More than 711 million Chinese have made Alipay, a digital payment app, part of their daily lives. The app, developed by Ant Group, enables people to order and pay from restaurant menus, hail taxis, and pay bills. The app collects so much data from consumers, and offers such competition to state-owned banks, that Chinese government intervention is inevitable. Meanwhile, the company is headed toward perhaps the largest IPO of 2020. Wired

dis-rup-shun: Many parts of the world, and Asia in particular, are well ahead of North Americans with regard to adopting mobile payments. In the U.S., banks have begun to enter into partnerships with Apple and Google to enable the Big Tech firms to offer financial transactions and to delay total disruption of their industry. The complete restructuring of the banking industry due to Big Tech, however, is inevitable, as the Big Tech firms with transaction data have far more information and personal data from consumers to enable them to have very accurate pictures of credit worthiness. Stay tuned for a massive transformation of banking in the next five to seven years.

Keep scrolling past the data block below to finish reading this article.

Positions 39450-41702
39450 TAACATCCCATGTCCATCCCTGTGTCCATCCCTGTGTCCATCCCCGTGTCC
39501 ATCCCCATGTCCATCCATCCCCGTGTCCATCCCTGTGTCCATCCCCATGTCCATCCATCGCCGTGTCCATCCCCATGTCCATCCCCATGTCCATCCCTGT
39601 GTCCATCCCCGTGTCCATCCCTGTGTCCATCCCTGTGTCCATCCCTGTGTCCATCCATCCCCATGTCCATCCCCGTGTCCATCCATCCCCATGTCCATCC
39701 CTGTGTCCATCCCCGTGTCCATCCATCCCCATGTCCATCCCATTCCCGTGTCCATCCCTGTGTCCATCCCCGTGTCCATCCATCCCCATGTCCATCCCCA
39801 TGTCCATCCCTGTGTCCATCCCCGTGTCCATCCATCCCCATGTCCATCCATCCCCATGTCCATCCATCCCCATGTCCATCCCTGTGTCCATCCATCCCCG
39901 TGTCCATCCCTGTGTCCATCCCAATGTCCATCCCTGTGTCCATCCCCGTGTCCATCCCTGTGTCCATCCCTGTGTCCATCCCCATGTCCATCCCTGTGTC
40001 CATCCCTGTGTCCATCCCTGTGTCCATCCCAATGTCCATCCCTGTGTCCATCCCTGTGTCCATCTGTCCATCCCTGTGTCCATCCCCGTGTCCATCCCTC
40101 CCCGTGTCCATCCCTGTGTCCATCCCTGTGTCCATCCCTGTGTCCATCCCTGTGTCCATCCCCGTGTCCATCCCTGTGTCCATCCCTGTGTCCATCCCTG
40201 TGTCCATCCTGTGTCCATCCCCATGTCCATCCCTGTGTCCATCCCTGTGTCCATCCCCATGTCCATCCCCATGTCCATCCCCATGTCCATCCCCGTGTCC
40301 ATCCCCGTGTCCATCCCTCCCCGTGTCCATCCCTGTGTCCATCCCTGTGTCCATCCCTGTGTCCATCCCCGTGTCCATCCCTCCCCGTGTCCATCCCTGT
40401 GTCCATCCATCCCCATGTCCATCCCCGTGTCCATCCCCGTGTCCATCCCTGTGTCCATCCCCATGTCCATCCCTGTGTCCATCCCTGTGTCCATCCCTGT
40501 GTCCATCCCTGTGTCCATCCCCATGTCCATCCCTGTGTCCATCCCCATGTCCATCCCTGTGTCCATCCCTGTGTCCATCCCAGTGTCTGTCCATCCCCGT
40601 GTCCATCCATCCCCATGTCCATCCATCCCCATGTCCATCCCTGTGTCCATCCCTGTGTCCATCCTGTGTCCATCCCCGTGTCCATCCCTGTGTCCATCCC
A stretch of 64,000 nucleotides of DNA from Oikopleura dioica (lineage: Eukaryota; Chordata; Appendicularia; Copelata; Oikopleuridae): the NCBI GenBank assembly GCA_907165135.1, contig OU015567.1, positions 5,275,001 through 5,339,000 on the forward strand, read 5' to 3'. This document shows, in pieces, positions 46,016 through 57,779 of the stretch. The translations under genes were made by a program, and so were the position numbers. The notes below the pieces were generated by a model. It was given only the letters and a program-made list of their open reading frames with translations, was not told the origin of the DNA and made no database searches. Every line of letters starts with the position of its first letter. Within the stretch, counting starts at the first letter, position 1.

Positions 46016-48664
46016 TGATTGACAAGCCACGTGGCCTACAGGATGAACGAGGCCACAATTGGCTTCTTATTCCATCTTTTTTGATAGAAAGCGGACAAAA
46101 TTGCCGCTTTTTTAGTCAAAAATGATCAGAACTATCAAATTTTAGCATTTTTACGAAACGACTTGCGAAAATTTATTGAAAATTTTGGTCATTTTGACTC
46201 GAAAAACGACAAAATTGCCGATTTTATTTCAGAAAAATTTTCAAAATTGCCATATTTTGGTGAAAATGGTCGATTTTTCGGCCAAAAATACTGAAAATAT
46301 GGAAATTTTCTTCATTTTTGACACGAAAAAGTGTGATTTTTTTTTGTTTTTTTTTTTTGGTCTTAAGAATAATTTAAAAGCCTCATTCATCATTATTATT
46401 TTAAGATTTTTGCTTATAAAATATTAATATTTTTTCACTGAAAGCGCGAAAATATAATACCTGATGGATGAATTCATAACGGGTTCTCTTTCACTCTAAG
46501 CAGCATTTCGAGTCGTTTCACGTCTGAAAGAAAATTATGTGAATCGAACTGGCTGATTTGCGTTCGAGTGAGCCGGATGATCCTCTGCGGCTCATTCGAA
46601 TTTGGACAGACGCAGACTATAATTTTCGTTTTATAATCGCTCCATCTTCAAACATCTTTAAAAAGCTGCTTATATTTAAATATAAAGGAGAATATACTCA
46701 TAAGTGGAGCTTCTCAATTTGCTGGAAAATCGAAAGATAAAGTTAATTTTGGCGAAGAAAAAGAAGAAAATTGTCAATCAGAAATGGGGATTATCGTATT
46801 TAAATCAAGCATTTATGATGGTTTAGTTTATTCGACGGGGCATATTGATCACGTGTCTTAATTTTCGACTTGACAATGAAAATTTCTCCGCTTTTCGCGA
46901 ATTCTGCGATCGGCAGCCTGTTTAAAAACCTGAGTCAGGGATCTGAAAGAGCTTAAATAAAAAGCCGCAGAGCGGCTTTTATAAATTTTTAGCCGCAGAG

Apple looking more like Amazon

Is Apple striving to look more like Amazon?

Apple, the most valuable tech company in the world, held its quarterly announcement event on Tuesday. As has been well covered, the announcements included a new line of Apple watches, new generation of software for iPhone and iPad, new iPad lines, a fitness subscription service, and the Apple One bundle which includes Apple Music, Apple TV+, Apple Arcade, iCloud storage, Apple News+, and Apple Fitness+. Absent from the announcements were the next iPhone and HomePod. CNBC

dis-rup-shun: Remember when Apple announcement events were all about shiny objects? Apple now wants to be your trusted music, news and fitness provider — asking even more of its loyal followers. The shiny objects that Apple is the best in the world at building, are now becoming merely the remote controls to access the content at the center of people’s lives, like Kindles and FireTVs. The recent announcements also seem to indicate that Apple doesn’t want Disney to get too fond of using the “+” sign, as Apple has emulated the extremely successfully Disney+ streaming service and borrowed the naming format for its premium tier TV, news and fitness offerings.